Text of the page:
March 30, 2013, 8:10 GMT
    Jane Aubrey

    Sky look to make a move before the final two laps

    Team Sky director sportif Servais Knaven says that team leader Geraint Thomas has what it takes to match the overwhelming favourites for Sunday's Tour of Flanders, Peter Sagan (Cannondale) and Fabian Cancellara (RadioShack Leopard).

    Asked if he believed that Thomas could win the 100th edition of the Ronde, Knaven was adamant.

    "I'm sure," he said on Friday evening at the team hotel in Kortrijk.

    "I'm sure Geraint can follow Peter Sagan and Fabian Cancellara," Knaven added.

    Sky will be playing the numbers game on Sunday, and joining Thomas whose best result came in 2011 when the Welshman finished in 10th place, will be Ian Stannard, Mathew Hayman, Edvald Boasson Hagen, Bernhard Eisel, Salvatore Puccio, Gabriel Rasch and Luke Rowe. Eisel has been ill this week, and while Knaven indicated that he is "going to be fit" there is still uncertainty over the level of the Austrian. As for the rest of the squad, Knaven said "we have other guys who are almost at the same level" as Thomas.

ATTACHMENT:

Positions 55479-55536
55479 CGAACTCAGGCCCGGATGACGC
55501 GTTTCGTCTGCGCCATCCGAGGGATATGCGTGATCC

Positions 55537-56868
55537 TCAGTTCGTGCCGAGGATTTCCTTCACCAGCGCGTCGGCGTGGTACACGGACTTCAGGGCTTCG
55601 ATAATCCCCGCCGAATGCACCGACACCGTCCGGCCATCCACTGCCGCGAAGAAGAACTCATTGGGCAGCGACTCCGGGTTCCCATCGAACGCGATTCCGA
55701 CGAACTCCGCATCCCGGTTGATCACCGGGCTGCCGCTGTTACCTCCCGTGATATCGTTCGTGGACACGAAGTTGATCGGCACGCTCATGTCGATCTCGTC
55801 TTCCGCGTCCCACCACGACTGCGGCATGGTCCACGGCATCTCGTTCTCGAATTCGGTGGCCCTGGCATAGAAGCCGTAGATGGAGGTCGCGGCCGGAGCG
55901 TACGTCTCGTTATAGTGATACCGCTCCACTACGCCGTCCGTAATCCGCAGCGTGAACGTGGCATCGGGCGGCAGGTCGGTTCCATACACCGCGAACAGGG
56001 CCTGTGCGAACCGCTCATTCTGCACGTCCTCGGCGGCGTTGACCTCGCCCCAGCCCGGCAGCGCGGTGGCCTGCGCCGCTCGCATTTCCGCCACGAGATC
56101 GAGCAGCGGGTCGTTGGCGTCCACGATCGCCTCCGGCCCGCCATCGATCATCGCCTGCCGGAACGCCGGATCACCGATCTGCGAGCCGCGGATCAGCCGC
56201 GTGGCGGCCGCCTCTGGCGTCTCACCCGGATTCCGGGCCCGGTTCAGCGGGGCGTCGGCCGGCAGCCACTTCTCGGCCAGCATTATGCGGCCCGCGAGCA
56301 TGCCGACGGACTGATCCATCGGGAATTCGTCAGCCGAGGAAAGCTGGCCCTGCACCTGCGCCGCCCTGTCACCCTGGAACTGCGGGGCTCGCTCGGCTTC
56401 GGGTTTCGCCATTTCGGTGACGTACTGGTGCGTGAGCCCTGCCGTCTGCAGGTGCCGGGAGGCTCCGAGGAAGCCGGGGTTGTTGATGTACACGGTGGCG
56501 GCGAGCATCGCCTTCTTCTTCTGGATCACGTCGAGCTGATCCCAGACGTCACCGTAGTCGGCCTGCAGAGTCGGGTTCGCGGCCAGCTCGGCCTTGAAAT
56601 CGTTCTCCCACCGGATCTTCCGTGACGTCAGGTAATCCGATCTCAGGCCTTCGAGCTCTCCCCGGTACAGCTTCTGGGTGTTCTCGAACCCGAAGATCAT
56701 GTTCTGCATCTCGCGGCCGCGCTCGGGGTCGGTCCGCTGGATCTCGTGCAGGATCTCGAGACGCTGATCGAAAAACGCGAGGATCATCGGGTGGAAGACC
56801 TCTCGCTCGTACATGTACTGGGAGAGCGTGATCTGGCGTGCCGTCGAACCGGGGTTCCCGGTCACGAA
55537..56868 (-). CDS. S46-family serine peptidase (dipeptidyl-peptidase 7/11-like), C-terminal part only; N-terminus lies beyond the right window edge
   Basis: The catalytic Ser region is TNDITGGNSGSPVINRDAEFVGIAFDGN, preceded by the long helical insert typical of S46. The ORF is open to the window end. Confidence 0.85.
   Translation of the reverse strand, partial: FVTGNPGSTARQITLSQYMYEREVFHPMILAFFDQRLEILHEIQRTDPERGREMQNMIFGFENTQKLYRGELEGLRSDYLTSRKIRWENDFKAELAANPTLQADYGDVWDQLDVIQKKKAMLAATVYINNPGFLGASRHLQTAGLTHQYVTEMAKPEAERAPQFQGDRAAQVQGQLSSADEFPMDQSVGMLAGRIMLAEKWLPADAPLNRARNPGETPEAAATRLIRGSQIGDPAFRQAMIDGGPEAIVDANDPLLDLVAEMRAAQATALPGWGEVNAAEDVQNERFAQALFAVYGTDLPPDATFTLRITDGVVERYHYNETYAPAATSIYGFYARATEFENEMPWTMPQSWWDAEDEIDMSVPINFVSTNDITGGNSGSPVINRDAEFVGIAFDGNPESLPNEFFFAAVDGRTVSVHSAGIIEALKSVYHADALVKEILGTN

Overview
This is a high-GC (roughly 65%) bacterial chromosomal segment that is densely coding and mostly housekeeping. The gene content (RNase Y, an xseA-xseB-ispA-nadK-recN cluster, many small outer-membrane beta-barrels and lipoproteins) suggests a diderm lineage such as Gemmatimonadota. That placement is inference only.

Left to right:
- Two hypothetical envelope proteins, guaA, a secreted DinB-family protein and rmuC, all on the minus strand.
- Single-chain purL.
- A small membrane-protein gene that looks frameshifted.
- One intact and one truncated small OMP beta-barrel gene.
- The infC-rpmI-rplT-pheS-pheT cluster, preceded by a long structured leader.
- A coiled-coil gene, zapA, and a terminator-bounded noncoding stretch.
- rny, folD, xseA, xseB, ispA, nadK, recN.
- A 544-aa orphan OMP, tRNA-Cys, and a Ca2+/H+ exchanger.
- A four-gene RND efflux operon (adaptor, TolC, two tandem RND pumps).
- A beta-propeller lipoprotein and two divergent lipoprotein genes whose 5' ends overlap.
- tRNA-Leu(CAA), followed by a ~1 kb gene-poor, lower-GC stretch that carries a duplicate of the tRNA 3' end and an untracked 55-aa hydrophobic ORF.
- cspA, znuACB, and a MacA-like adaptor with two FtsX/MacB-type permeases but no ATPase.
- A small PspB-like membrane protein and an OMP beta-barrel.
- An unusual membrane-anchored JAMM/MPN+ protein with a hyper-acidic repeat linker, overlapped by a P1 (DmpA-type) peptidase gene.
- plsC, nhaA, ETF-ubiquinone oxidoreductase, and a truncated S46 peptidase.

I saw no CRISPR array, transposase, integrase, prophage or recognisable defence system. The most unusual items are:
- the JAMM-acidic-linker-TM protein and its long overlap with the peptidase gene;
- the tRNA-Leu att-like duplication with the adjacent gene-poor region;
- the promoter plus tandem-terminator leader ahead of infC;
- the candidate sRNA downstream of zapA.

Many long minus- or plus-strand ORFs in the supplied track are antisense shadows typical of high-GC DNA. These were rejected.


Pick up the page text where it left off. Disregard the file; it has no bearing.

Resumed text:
The Tour of Flanders will be just the second time that Sky has taken on this year's classics campaign with a dedicated leader, with Thomas also number one at Omloop Het Nieuwsblad late last month. Since, however, it's been up to the individuals to show their hand, probably going some way to the team earning top-10 results in Milan-San Remo (Stannard, 6th), Dwars door Vlaanderen (Hayman, 3rd, Stannard 9th), E3 Harelbeke (Thomas 4th) and Gent-Wevelgem (Eisel 7th).

    "The other races we didn't work with one real captain because we wanted to give everyone a chance," Knaven explained. "They were training all winter for these two, three weeks and we wanted to give everybody different roles in different races so everybody got their own opportunity to show what they can...

  • Evans to ride the Giro d'Italia